To no one’s real surprise, none of the four candidates in last week’s Republican primary election for the vacant House District 66 seat won a majority of the votes, so the top two candidates will advance to a runoff next month.
Gabe Renfrow of Sand Springs jumped out to an early lead in last Tuesday’s primary, and he never trailed.
But Clay Staires of Skiatook rarely fell out of the second spot, sealing his opportunity to square off against Renfrow in the Aug. 23 runoff.
The winner of the runoff will face James Rankin of Sand Springs — the only Democrat to file for the seat — in the general election in November.
With all 18 precincts in Tulsa and Osage counties combined reporting, Renfrow received 37.6% of the vote to Staires’ 26.2%.
The other two men in the race, Mike Burdge of Sand Springs and Wayne Hill of Skiatook, received 18.8% and 17.4% of the votes, respectively.
People are also reading…
Renfrow, 45, won the absentee mail balloting, the early in-person voting and the Election Day precinct returns.
He attributed his success to old-fashioned hard work.
“I think it has a lot to do with the work I put in, and that’s the exciting part for me,” he said late last Tuesday. “That work showed up tonight.
“The amount of work I put in had some kind of major showing.”
Renfrow said he expected a runoff and was focused on being one of the candidates to advance to that race, but to lead the primary was a surprise.
“I didn’t expect to be in first at all,” he said. “I realized that there would probably be a runoff and thought that I would probably come in second, just because I worked so hard to get there. But with the opponents I had — all of them great men in their own right — I couldn’t be sure.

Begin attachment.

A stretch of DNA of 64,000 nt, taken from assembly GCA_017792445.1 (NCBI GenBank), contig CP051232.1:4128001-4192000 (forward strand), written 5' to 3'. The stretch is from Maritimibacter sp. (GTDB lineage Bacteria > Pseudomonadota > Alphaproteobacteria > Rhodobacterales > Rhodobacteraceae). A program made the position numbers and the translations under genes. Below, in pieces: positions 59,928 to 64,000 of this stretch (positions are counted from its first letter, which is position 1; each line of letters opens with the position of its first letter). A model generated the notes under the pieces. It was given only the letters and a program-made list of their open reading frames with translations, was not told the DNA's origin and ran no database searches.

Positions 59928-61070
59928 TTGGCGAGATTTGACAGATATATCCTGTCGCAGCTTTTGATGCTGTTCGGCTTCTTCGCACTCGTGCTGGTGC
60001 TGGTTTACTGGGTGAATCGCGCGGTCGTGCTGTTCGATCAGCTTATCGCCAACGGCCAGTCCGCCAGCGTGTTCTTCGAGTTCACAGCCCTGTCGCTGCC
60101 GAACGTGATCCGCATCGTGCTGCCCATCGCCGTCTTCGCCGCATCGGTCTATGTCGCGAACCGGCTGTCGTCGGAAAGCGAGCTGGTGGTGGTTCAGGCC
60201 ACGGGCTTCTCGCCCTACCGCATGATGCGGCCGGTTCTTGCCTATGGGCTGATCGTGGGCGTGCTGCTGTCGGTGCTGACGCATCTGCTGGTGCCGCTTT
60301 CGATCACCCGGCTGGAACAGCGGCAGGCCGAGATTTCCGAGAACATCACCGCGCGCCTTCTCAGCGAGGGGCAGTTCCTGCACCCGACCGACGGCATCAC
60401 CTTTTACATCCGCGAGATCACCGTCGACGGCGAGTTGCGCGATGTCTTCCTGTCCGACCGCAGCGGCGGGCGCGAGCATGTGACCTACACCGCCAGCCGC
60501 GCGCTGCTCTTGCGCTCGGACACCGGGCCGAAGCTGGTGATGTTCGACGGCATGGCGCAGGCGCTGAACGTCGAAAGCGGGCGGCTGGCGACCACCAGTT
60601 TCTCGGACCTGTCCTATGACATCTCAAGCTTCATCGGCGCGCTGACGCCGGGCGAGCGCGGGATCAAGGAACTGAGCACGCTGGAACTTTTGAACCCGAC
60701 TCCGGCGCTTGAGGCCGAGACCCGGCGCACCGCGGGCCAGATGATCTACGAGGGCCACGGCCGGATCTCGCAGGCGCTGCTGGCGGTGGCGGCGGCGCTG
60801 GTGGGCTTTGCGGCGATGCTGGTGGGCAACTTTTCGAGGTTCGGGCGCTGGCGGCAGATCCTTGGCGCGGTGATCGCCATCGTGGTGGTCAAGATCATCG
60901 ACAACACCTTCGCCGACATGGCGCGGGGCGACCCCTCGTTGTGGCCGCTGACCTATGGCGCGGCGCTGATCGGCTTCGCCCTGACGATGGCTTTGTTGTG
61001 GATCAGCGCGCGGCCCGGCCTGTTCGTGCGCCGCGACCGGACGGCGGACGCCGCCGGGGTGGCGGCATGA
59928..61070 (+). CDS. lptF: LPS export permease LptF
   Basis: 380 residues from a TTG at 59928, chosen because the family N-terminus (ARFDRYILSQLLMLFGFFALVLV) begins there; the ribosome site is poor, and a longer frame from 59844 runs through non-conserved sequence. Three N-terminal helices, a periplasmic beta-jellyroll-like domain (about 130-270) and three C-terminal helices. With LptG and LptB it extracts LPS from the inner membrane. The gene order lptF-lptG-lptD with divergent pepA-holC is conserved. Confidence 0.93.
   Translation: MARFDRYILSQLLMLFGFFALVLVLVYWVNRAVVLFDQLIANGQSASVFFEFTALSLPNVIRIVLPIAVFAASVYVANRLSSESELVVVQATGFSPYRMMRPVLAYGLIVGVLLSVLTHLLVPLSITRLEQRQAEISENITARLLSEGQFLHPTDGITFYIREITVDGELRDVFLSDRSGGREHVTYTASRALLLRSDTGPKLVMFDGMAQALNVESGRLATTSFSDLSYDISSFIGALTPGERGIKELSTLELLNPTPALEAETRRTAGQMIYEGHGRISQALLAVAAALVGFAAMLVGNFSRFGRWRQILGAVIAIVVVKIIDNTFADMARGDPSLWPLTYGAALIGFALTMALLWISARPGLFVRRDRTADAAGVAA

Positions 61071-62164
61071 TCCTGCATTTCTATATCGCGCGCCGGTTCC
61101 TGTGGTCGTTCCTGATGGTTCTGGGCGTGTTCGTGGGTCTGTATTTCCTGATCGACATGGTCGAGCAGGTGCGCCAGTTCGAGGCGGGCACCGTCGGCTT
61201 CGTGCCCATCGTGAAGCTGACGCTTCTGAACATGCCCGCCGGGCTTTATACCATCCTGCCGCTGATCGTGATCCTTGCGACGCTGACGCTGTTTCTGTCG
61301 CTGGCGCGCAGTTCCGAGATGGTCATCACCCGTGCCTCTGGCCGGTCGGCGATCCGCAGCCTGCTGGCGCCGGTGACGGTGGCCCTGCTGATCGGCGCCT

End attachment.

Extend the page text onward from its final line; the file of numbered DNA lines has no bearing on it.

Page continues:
“It’s just an amazing feeling to come in where I did.”
Staires, 57, said he’s pleased to be heading into the runoff, as well.
“We’re very happy with the results,” he said last Wednesday. “This is what we were anticipating.
“We knew that with four strong contenders, it would be nearly impossible for any one” candidate to win the primary outright.
Renfrow and Staires both said the game plan now, essentially, is to keep working for votes.
“I’m going to knock as many doors as I possibly can,” Renfrow said, adding that he has scheduled a week off from his job as a nurse at the Oklahoma Heart Institute in mid-July for voter outreach.
“I’m just going to continue to work as hard as I can to meet as many people as I can,” he said.
Renfrow and his wife, Gini Renfrow, who is a nurse practitioner and an adjunct professor at the University of Tulsa, have two children.
Although the family now makes its home in Sand Springs, Gabe Renfrow grew up in southeastern Oklahoma around McAlester.
That lack of a “hometown crowd” means it’s critical for people in the district to get to know him, he said.
Staires said last Wednesday that he would spend a few days looking at data from the different polling places and “breaking down all of the information that came in through the voting.”
But aside from a few tweaks here and there, he doesn’t expect to change his message much.
“More than anything, what I’m hearing is people are looking for leadership,” he said. “They’re not happy with where we are right now as a country, but even as a state, there’s areas of dissatisfaction, and they are looking for experienced leaders in Oklahoma City.”
He said voters are saying: “We don’t want status quo. We want someone who will go over and lead us.”
Staires and his wife, Lisa Staires, have two daughters. The couple returned to Oklahoma in 2002 from Kansas City, where he was a teacher, to lead the Shepherd’s Fold ranch near Avant.
Staires grew up at the Christian camp, which his parents began in the early 1970s.
In all, 4,517 votes were cast in the House District 66 race last week — 121 by absentee mail, 160 via early in-person voting, and 4,236 on Election Day.
In Tulsa County, with all 10 precincts reporting, Renfrow won 38% of the vote to Burdge’s 29%, with Staires garnering 20% and Hill taking 13%.
In Osage County, with all eight precincts reporting, Renfrow won 37% of the vote to Staires’ 33%, with Hill taking 22% and Burdge garnering 8%.